Legal defenses to an indecent exposure charge may include mistaken identity, inadequate proof, and wrongful arrest/false accusations.
5. Oral Copulation with a Minor (PC 288a)
Consensual oral copulation with a person who is below 18 years is an offense in California. It may be shocking how consensual oral sexual intercourse is considered an offense in California. This offense is similar to statutory rape, whereby it is a crime to engage in sexual activities with a child even if it’s consensual. Also, note that various conditions of oral copulation with a child, like if the minor was mentally disabled or very intoxicated, could result in severe charges. In this case, you would be charged with oral copulation by fear or force.
PC 288a penalties vary based on the victim and the defendant’s age. If the victim was 16 years or older, and the defendant was 21 years or younger, the offense becomes a wobbler. If convicted of a misdemeanor, you will face summary probation, a maximum of one year in jail, and a maximum of $1,000 in fines. If it is a felony, you will face felony probation, sixteen, two, or three years in prison and up to $10,000 in fines.
If the victim was below 16 years and the defendant was above 21 years, PC 288a is charged as a felony. In this case, the possible penalties include sixteen, two, or three years in prison, felony probation, and up to $10,000 in fines.
If the victim was below 14 years old and the defendant was over ten years older than the victim at the time of the offense, PC 288a is charged a felony with penalty enhancement. In this case, the prison sentence will increase to three, six, or eight years.
A skilled defense lawyer can help beat oral copulation with a minor charge by arguing valid legal defenses before a judge. The defenses include: you had reason to believe the child was above 18 years, and you were wrongfully accused.
6. Lewd Conduct in Public (PC 647a)
A person violates PC 647a when he/she engages in or solicits another person to participate in lewd conduct in a public place. Lewd conduct refers to touching your genital parts or another person to offend or annoy someone else or to achieve sexual gratification.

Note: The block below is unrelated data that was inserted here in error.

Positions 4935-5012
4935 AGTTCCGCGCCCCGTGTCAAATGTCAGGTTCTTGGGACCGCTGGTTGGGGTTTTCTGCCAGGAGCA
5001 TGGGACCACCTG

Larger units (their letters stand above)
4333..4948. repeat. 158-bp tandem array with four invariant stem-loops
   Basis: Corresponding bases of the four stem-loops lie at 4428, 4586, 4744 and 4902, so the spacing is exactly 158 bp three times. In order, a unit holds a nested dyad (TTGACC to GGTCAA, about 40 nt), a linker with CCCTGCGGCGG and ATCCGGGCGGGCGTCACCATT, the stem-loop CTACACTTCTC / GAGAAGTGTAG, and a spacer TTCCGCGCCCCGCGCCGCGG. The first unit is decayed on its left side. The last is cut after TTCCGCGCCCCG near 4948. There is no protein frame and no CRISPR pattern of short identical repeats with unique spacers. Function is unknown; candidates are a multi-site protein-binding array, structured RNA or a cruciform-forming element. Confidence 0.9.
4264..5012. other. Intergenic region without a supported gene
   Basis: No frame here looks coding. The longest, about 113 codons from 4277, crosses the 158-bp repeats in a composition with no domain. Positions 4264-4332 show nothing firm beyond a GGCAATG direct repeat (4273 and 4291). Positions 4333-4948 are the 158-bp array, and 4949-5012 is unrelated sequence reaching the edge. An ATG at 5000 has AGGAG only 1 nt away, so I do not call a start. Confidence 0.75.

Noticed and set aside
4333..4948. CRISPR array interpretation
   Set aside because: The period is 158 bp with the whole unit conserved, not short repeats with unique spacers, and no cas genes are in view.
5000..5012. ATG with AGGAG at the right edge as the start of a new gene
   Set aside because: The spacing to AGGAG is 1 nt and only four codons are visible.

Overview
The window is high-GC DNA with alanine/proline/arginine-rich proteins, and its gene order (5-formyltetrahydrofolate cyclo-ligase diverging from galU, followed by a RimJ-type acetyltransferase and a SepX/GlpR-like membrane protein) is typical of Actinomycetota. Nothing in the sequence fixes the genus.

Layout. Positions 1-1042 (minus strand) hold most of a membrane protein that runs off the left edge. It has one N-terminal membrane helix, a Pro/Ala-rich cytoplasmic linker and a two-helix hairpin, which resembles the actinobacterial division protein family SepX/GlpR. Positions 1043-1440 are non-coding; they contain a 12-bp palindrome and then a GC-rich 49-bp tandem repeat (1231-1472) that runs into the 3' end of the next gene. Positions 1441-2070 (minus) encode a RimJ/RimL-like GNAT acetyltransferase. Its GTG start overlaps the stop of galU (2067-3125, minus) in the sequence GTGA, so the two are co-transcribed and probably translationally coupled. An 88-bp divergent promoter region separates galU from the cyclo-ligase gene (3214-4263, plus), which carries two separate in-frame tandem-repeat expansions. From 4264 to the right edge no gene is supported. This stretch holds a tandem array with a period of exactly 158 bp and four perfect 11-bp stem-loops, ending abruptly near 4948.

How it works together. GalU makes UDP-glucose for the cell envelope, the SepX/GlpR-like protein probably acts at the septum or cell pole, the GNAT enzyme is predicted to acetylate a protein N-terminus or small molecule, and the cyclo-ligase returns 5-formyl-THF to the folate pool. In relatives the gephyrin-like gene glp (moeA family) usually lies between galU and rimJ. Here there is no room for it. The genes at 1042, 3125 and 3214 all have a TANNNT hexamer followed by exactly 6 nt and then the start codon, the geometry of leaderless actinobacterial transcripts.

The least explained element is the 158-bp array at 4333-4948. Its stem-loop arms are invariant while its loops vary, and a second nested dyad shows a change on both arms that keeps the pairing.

To prove that you are guilty of PC 647a, the prosecutor has to substantiate five facts. They include:
- You purposefully touched yours or someone else’s genitals
- When you did so, you intended to gratify or arouse yourself or someone else sexually or to offend or annoy another person
- You did so publicly
- Another person who may have been annoyed or offended by your act was present
- You were aware or should reasonably have been informed that someone else who may have been annoyed by your behavior was present
Lewd conduct in public is charged as a misdemeanor. Its punishment includes a maximum sentence of six months and a fine not exceeding $1,000. In other cases, the judge may grant you summary probation with no or little jail time. Probation conditions usually include counseling, fines, or AIDs test.
Defenses to lewd conduct in public include:
- False accusations
- You weren’t in a public place
- You did touch yourself, but it wasn’t to achieve sexual gratification
- You reasonably believed there was nobody present who would be annoyed
Mitigating Factors in Sex Offense Cases
A defendant who is found guilty of committing a sex offense has a chance to present mitigating factors at the time of sentencing. Mitigation factors make the judge order a less severe sentence against the defendant. In cases to do with sex crimes, mitigating factors may include but not limited to:
- The defendant mistakenly believed their act was legal
- The defendant has no prior criminal record, or his/her record is only insignificant
- The defendant voluntarily admitted wrongdoing before he/she was arrested or during the early stages of the criminal process
- The defendant paid restitution to the injured victim
- The defendant’s past performance on parole or probation was satisfactory
Find a Sex Crimes Defense Lawyer Near Me
If you have been charged with a sex offense, the punishments you are subjected to may seem overwhelming. However, you should know that, often, there are good legal defenses to these crimes that may have you acquitted. You should reach out to an expert attorney as soon as you are charged. Doing so helps him/her prepare a solid defense strategy for you as well as defend your rights. Call The LA Criminal Defense Law Firm offices at 310-935-1675 for legal representation against any sex crime charges you are facing. We help clients in Los Angeles and surrounding areas, fight criminal charges against them as well as provide a free consultation.